New Banking Law Goes Well for College Students

Article excerpt

A new banking law is making the grade with some Oklahoma college students who have been able to make deposits and open new bank accounts without leaving campus.

Liberty Bancorp Inc. was the major proponent of the law change which allows banks to establish a limited kind of branch on college campuses for up to three days a year.

"It has gone extremely well," said Barney Lehmbeck, senior vice president of business development and marketing. "We have opened new accounts on campus before, but we couldn't accept deposits. Everything had to be mailed in. This makes it a lot more convenient for the students."

State Rep. John Bryant, R-Tulsa, one of the law's authors, viewed the measure as one that benefits customers by allowing those banks that want to reach the college market to provide an extra service.

"It was a service they wanted to provide for the customer. Also it would create competition. The bank would have to have the permission of the educational institution."

The law was passed easily despite disagreement over other branching proposals because it was not seen as a threat. As Bryant put it: "Not everybody wants college students' checking accounts."

The temporary off-site deposit-taking authority was given to "any main bank, branch or savings association located in a county where an institution of higher education is located." The law requires that the temporary "branches" be set up at an "institution-sponsored event," such as orientation, but only if the college gives its blessing. It became effective Aug. 1, just in time for banks to meet the current influx of students.

No regulatory approvals are needed to operate the facilities since they are not technically branches, but Paul Foster, general counsel for the Oklahoma Banking Department, had some advice for banks that want to take advantage of the new law. He urged them to notify three entities of their intentions: the bank's bonding company, primary federal regulator and the state banking department.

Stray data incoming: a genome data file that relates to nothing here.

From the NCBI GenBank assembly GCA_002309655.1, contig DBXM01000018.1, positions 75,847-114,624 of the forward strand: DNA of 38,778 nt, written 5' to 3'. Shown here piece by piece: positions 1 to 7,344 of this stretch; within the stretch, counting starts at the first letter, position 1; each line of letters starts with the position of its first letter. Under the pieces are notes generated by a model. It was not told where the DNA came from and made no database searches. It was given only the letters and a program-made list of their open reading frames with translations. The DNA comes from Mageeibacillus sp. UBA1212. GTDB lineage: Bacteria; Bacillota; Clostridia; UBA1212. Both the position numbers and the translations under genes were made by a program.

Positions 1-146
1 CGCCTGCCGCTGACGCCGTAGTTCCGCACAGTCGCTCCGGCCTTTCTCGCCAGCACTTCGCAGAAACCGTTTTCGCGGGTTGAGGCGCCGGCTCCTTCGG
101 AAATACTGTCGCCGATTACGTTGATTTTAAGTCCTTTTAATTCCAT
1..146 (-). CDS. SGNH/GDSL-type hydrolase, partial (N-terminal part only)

Liberty has taken advantage of the new ability in most of the college towns in which it operates. Its subsidiary banks have opened accounts and accepted deposits at the University of Oklahoma in Norman, University of Central Oklahoma in Edmond and in Tulsa at Oral Roberts University and the University of Tulsa.

Several other banks also were visible on campuses because of the new law. OU and Oklahoma State University were big draws for the service with several banks at each. BancFirst, which has offices in towns not serviced by some of the other large banks, also took in deposits at Northeastern State University in Tahlequah and Oklahoma Baptist University and St. Gregory's College, both in Shawnee. . . First National Bank of Bethany, in a management realignment, has appointed Chris H. Pierce chief executive officer and Peter G. Pierce III executive vice president and chief administrative officer.

In a separate action, Peter Pierce III also was named president of the bank's holding company, Devonshire Investment Co.

Remaining as chairman of both the bank and its holding company is Peter G. Pierce, the founder and principal shareholder. He had been chief executive officer. Chris Pierce and Peter Pierce are his sons.

Chris Pierce, formerly vice chairman and marketing officer, joined the bank in 1974 and has been involved in all aspects of operations and lending. He is a graduate of the Southwestern Graduate School of Banking at Southern Methodist University and serves on the Small Business Task Force of the Oklahoma City Chamber of Commerce.

Peter Pierce III, the bank's general counsel and former senior vice president, has been on the bank's board since 1976. He became full-time general counsel in 1990 after 15 years of representing financial institutions in private practice. …